Female in-nest chatter song increases predation

Sonia Kleindorfer, Christine Evans, Katharina Mahr

    Research output: Contribution to journalArticlepeer-review

    22 Citations (Scopus)


    Female song is an ancestral trait in songbirds, yet extant females generally sing less than males. Here, we examine sex differences in the predation cost of singing behaviour. The superb fairy-wren (Malurus cyaneus) is a Southern Hemisphere songbird; males and females provision the brood and produce solo song year-round. Both sexes had higher song rate during the fertile period and lower song rate during incubation and chick feeding. Females were more likely than males to sing close to or inside the nest. For this reason, female but not male song rate predicted egg and nestling predation. This study identifies a high fitness cost of song when a parent bird attends offspring inside a nest and explains gender differences in singing when there are gender differences in parental care.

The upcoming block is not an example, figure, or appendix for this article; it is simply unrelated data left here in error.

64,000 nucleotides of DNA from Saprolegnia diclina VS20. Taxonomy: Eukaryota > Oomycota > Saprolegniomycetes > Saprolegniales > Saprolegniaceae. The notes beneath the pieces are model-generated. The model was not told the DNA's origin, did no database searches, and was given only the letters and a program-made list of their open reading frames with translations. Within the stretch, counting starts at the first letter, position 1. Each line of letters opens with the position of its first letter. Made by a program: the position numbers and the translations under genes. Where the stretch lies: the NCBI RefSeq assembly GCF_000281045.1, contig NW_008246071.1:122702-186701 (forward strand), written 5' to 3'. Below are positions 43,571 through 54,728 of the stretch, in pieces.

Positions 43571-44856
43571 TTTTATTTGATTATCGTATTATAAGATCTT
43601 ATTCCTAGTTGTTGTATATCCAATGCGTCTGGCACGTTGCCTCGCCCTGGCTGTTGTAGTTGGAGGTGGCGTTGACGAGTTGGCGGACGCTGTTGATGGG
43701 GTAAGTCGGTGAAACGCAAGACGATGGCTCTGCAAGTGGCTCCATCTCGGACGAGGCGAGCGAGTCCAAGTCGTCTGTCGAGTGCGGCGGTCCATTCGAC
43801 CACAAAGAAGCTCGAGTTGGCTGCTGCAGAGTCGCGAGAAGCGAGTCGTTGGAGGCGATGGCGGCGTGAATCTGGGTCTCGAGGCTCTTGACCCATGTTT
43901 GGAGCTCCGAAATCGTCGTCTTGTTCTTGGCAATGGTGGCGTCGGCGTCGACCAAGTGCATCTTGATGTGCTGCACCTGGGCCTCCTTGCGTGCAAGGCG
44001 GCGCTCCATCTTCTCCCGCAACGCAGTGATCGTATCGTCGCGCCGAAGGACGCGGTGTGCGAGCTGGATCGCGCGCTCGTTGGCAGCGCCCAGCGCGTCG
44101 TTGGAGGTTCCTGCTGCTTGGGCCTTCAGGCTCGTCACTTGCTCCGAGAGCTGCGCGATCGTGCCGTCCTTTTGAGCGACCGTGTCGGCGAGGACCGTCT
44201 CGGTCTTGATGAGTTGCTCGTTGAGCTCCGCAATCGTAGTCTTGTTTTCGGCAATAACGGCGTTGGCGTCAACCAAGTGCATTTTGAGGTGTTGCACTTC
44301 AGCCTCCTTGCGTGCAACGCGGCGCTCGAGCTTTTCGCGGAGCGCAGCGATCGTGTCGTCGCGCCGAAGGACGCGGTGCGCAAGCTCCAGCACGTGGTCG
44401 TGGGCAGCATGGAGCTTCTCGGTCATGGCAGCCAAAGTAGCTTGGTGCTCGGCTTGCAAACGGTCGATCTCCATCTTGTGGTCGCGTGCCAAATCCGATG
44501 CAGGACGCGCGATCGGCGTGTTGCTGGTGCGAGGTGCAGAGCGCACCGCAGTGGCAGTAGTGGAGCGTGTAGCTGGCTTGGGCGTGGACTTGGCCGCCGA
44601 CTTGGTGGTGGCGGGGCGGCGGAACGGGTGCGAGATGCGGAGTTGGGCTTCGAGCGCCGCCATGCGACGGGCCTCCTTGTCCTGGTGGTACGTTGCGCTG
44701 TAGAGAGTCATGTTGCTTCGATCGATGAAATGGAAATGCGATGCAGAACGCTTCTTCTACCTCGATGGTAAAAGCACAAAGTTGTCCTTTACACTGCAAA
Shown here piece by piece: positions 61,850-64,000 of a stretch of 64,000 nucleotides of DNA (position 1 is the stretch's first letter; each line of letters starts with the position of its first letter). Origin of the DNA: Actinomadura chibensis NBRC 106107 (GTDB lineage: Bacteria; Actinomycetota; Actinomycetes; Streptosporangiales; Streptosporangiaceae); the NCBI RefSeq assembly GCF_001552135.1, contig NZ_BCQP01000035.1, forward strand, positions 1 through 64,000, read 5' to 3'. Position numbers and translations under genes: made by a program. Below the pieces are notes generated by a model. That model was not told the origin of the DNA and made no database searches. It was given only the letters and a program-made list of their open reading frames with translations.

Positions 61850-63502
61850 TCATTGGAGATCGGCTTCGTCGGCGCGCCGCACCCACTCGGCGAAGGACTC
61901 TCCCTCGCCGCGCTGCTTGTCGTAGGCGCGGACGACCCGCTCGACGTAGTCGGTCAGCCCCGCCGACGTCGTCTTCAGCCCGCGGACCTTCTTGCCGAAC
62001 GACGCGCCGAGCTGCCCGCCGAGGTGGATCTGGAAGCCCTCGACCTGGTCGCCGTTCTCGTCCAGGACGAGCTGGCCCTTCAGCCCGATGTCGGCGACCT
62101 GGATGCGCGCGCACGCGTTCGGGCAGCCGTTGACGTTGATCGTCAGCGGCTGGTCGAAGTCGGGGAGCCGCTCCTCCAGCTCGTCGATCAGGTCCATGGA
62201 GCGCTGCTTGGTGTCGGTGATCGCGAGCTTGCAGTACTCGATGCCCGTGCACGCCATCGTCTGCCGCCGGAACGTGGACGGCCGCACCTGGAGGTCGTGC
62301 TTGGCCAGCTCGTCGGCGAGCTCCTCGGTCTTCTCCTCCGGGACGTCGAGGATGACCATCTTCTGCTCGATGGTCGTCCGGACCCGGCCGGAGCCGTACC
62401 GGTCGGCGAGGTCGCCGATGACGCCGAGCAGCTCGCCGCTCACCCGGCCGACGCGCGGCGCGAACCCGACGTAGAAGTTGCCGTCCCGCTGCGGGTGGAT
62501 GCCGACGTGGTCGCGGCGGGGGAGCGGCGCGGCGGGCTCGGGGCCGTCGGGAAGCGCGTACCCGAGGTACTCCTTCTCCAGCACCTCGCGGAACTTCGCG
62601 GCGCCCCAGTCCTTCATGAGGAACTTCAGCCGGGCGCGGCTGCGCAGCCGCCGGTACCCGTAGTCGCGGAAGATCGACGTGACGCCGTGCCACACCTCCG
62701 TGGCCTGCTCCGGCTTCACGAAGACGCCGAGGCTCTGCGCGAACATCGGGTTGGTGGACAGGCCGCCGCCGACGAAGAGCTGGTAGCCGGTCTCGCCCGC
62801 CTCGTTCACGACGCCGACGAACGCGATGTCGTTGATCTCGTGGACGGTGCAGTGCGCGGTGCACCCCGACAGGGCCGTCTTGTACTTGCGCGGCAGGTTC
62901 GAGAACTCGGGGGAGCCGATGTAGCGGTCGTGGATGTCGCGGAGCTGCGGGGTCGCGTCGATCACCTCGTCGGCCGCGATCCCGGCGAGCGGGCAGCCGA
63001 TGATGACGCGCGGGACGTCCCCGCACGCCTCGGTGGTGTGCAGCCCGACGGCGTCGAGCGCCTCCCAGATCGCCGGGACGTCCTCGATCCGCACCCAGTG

Original languageEnglish
    Article number20150513
    Pages (from-to)Art: 20150513
    Number of pages4
    JournalBiology Letters
    Issue number1
    Publication statusPublished - 1 Jan 2016


    • Maluridae
    • Nest attendance
    • Predation risk
    • Reproductive cost
    • Song rate
    • Superb fairy-wren


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